The Clint Dempsey gambit in Seattle? Mark it under “big failure” so far

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Let’s start this year: None of this is Clint Dempsey’s fault.

He saw an opportunity to capitalize on success abroad, to bank another big contract before he was too old, and move his wife and children back to the United States, closer to his family and his wife’s family. Once here, the U.S. international did his best – so none of this is meant to criticize Dempsey.

But for the Seattle Sounders this can only be labeled a big swing and miss. So far, at least. There is still plenty of time to reap reward for their swing for the fences … but now the organization is playing from behind on the deal, so to speak.

There is no other way to see it. The organization has done so much right, and has certainly brought energy and emotion to the league in barrels full. Full credit for all that … but they got this one very, very wrong.

For chagrined Seattle Sounders officials, some of this is failure to grasp the laws of unintended consequences. That’s just a misdemeanor offense.

But failure to understand more about the league and how things are won? That’s on them.

The Sounders have never excelled in spending their DP dollars, and here’s more evidence, putting all of their DP dollars once again into the attack. Dempsey, Obafemi Martins and Mauro Rosales are paid handsomely to generate goals, and they didn’t do enough of it.

Dempsey’s sum total: one goal and one assist in 12 matches.

Add in the inability to do something about the goals falling like Pacific Northwest rain at the other end, and it’s not hard to know why Seattle is sitting around today, wondering where it all went wrong, some major soul-searching ahead – and probably some pretty significant organizational changes.

(MORE: What we learned from Portland’s win Thursday over Seattle)

Dempsey was available, and the club got big eyes. They grabbed him up right fast. And in a way, who could blame Sounders officials for that?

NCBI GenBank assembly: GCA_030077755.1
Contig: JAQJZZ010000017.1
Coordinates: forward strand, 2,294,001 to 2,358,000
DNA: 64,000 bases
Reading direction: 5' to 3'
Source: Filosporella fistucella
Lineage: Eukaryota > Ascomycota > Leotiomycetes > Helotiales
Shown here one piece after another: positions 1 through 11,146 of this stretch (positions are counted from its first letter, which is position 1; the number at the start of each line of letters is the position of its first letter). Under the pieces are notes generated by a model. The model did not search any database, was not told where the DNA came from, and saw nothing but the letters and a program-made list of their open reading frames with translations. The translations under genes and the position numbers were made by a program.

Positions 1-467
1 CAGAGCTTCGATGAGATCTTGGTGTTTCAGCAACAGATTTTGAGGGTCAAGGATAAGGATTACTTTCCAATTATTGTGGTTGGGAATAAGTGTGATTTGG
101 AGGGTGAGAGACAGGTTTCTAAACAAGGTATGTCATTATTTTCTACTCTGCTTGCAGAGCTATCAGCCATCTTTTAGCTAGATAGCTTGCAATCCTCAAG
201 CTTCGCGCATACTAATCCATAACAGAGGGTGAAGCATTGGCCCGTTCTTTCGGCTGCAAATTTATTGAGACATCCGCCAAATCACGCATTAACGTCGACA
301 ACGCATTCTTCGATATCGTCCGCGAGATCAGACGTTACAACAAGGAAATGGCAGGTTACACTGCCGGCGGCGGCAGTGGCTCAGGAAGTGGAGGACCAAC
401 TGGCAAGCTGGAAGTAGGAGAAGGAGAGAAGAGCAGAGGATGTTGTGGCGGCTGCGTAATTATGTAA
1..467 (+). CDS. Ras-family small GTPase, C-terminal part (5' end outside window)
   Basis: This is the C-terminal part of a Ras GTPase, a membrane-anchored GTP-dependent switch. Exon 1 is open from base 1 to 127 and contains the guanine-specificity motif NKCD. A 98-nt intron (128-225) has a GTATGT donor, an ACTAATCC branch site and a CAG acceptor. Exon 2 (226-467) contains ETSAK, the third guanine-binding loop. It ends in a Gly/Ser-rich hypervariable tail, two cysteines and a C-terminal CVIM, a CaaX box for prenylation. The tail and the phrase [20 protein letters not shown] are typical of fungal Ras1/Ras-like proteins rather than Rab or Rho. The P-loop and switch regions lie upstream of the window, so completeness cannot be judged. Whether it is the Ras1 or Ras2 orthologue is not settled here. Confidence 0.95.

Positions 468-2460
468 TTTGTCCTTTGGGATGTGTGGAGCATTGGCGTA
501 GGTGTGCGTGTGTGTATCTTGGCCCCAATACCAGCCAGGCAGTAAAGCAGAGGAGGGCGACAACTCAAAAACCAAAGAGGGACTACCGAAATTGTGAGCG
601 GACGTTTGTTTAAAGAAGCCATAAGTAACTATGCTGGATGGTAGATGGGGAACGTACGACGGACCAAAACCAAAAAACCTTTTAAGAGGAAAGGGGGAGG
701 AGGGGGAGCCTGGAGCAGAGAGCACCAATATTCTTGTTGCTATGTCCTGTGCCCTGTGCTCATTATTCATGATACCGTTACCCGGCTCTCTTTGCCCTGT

But did they really think that defense was good enough? Because it wasn’t and plenty of us were saying so. In the end it was the worst among Western Conference playoff teams and 9th of 10 post-season teams overall. It was only that good because of heroic screening from the league’s top defensive midfielder, Osvaldo Alonso.

That’s bad roster management, period. The midfield was pretty good, but average at very best if we subtract Alonso. And Rosales as a DP this year was a roster mistake; he just didn’t have the DP chops in 2013.

Rosales played sparingly down the stretch. And in a match the Sounders had to have, Rosales was once again on the bench. Manager Sigi Schmid tried to explain it away in tactical terms, but at some point that’s just silly.

source: Getty Images
Sounders DP Mauro Rosales … played sparingly during the season’s stretch drive and didn’t start Thursday in a match Seattle had to win.

Think about it: In a match where Seattle needed goals, Schmid declined to start his DP attacker, but did start three men (Alonso, Adam Moffat and Shalrie Joseph) whose best position is defensive midfielder. Joseph as a forward? That was a massive reach, a gambit that screamed desperation. Any way you slice it, when your DP attacker is on the bench for a match you absolutely, positively have to win, someone near the top of the food chain has made a mighty mistake.